Extractive Question Answering. Recently there have been many extractive questions answering datasets produced, which ask single-hop questions Rajpurkar et al. (2016, 2018); Trischler et al. (2016), and multi-hop questions Yang et al. (2018). Although SQuAD Rajpurkar et al. (2016, 2018) and HotpotQA Yang et al. (2018) generate question answering datasets based on Wikipedia articles, their main difference lies in the number of passages needed to answer the question. Specifically, SQuAD finds the answer from one paragraph while HotpotQA requires multiple pieces of evidence from more than one paragraph to extract the answer to the question. However, both provide the answer to the question by locating a span of text from the passage. Similarly, NewsQA Trischler et al. (2016) uses the same extraction method to answer the question but this dataset is based on CNN news articles. Compared to their task, our ForecastQA dataset requires temporal reasoning ability, i.e., reasoning over the historical evidence from multiple news articles. Also our answer type is yes/no or one of the given multiple choices.
Temporal Question Answering. There were attempts to build temporal question answering datasets Jia et al. (2018a, b); Sun et al. (2018) that focus on analysis of temporal intent. Temporal intent being defined as the detection of key context words, such as “before”, which depict time dependency between events, also known as temporal relation. It can also identify cause and effect events, i.e., causal relations. Some examples of datasets which utilize temporal intent are TempQuestions Jia et al. (2018a) and TEQUILA Jia et al. (2018b). Both decompose each of their questions into two sub-questions to investigate temporal relations. In addition, Sun et al. (2018) proposes event graphs according to the given text and uses those to figure out which event happened first. The aforementioned datasets only concentrate on analyzing questions that contain temporal relation or causal relation. In contrast, our ForecastQA requires more complex reasoning in addition to temporal relations or causal relations.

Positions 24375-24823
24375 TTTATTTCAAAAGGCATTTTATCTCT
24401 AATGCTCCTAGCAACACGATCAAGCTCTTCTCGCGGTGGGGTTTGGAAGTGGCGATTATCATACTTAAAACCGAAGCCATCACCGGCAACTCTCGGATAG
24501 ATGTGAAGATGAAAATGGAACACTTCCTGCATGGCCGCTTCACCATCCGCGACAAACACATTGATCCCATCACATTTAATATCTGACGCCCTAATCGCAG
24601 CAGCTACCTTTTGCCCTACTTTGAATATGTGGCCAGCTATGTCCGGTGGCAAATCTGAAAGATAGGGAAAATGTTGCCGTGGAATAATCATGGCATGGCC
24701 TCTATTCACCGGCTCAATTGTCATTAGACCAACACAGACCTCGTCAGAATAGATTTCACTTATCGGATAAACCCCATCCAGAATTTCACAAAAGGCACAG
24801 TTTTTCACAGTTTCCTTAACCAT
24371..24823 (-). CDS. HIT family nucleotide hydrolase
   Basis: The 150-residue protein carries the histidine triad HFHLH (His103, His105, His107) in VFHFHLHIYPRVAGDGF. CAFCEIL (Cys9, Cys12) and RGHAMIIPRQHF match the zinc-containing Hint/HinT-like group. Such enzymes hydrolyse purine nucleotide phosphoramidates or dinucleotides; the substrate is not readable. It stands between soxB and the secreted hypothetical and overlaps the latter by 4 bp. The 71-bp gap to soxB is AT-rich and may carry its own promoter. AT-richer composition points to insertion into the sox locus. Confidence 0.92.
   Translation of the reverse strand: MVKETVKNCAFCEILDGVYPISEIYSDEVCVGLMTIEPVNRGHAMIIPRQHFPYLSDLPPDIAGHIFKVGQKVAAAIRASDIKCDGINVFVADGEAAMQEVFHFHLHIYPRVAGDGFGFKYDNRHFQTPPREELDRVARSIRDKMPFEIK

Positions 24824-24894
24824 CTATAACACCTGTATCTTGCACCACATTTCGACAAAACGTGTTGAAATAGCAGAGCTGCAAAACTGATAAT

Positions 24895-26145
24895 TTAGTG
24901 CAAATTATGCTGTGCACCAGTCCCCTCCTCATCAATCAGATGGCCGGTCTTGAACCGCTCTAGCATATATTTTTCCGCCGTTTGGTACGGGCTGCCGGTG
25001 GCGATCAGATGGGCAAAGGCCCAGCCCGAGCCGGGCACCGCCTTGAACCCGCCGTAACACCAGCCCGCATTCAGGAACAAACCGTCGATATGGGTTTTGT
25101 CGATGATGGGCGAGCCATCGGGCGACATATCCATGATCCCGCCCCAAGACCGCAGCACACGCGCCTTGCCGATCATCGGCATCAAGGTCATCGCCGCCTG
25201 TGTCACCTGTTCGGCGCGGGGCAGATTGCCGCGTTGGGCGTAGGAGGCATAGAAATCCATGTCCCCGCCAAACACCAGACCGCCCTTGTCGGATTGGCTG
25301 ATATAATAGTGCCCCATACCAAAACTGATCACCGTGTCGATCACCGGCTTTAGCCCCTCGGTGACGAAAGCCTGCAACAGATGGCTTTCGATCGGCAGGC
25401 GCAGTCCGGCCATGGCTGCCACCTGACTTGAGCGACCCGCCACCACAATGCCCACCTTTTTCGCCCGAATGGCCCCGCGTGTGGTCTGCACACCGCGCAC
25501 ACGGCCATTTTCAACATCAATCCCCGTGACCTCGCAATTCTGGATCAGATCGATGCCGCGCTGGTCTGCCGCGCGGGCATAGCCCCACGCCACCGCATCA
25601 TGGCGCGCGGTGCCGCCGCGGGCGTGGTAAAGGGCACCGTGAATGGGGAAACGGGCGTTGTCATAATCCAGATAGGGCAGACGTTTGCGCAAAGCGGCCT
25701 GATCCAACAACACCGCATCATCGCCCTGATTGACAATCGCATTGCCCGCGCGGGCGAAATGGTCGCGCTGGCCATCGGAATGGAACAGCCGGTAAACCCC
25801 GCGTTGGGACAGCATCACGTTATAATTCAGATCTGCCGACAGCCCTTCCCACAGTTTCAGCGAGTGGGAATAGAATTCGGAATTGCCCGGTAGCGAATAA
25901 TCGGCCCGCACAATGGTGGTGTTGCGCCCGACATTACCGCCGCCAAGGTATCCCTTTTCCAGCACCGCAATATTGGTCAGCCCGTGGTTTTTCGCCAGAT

Commonsense Question Answering. Most QA systems focus on factoid questions while CommonsenseQA Talmor et al. (2018) asks about common sense and is designed to map the answer to each question according to common sense knowledge without additional information. Likewise, SocialIQA Sap et al. (2019) is a commonsense dataset about social situations. This dataset reasons over social and emotional interactions to apply human commonsense; it does this by reasoning about motivation, what happens next, and emotional reactions. On the other hand, our ForecastQA dataset uses supporting evidence from relevant articles and might need common sense to answer questions. Furthermore, MCTaco Zhou et al. (2019) also deals with temporal questions that require temporal commonsense reasoning. The major difference between it and ours is that questions in MCTaco are answerable by common sense, whereas ours require complex reasoning including commonsense.